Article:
The city is Macao, the Portuguese settlement on the China Coast, as it was more than 200 years ago. The promises are those made by Englishmen to marry their Macao mistresses, only to leave them abandoned and their children bastards. Martha Merop and her English lover are unique in this period. He, son of the founder of Lloyd’s and cousin of the philosopher, Jeremy Bentham, was one of the first merchants to oppose the trade in opium. She, Chinese, abandoned at birth and sold into prostitution at the age of thirteen, became an international trader in her own right, the richest woman on the China Coast and Macao’s greatest public benefactress. This moving novel that captures the time and place so convincingly is a historical reconstruction of the years 1780 to 1795 when the two were together. It is based on oral tradition handed down through generations in Macao, and on documents that survive about them in Macao, Lisbon and London. Austin Coates identified Martha Merop’s lover, about whom little was known. The documents about him confirmed the traditional Macao story, and the outcome was this book.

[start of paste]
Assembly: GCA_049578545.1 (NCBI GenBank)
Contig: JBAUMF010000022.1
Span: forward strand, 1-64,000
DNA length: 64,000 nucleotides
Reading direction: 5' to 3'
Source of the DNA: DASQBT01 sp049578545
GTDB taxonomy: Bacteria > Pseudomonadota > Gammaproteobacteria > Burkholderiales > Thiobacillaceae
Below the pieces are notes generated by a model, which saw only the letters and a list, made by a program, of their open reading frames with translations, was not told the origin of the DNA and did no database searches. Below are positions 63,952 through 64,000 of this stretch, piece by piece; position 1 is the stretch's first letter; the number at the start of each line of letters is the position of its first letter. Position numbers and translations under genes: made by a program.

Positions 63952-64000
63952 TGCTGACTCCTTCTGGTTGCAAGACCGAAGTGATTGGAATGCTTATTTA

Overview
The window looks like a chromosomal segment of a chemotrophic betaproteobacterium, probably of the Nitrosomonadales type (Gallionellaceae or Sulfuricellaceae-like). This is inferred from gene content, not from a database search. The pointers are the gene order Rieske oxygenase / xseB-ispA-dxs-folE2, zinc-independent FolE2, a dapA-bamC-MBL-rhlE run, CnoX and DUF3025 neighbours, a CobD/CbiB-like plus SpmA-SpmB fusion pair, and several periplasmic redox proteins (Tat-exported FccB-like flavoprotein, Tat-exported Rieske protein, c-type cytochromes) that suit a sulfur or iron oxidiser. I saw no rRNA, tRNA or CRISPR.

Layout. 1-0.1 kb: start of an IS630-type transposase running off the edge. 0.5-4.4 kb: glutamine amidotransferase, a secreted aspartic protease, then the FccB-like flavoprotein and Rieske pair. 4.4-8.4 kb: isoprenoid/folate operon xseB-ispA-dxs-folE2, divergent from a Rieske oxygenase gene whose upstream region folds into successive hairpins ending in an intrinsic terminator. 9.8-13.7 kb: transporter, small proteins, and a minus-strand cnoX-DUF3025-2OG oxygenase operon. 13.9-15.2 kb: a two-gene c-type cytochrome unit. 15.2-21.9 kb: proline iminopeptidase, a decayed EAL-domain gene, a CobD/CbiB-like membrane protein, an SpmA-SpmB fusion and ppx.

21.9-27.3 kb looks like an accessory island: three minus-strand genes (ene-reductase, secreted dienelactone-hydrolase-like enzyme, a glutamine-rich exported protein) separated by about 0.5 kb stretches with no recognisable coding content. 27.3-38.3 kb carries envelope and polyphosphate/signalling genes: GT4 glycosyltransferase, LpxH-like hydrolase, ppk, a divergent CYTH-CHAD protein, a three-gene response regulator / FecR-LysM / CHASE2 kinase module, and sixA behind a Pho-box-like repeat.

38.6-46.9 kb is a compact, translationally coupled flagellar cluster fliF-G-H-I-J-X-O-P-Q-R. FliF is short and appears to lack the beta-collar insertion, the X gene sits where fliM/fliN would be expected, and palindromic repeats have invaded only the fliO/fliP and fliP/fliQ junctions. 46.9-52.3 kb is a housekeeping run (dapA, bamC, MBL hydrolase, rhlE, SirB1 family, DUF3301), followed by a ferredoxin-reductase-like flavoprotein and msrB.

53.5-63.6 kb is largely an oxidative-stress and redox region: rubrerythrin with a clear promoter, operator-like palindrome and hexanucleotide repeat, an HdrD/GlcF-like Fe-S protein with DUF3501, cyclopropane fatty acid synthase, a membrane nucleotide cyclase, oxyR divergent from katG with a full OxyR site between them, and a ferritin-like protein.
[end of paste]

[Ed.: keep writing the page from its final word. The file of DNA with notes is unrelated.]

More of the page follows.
Austin Coates (1922–97), a former senior British civil servant in Hong Kong, Malaya, and Sarawak, left government service at age forty to pursue a professional writing career. Widely regarded as the most distinguished English-language author in Hong Kong, Coates remained a long-time Hong Kong resident, later dividing his time between Hong Kong and Portugal, where he died. The City of Broken Promises is a companion to his two other books on Macao: A Macao Narrative and Macao and the British. Both these books and his other novel, The Road, are also available in the Echoes series from Hong Kong University Press.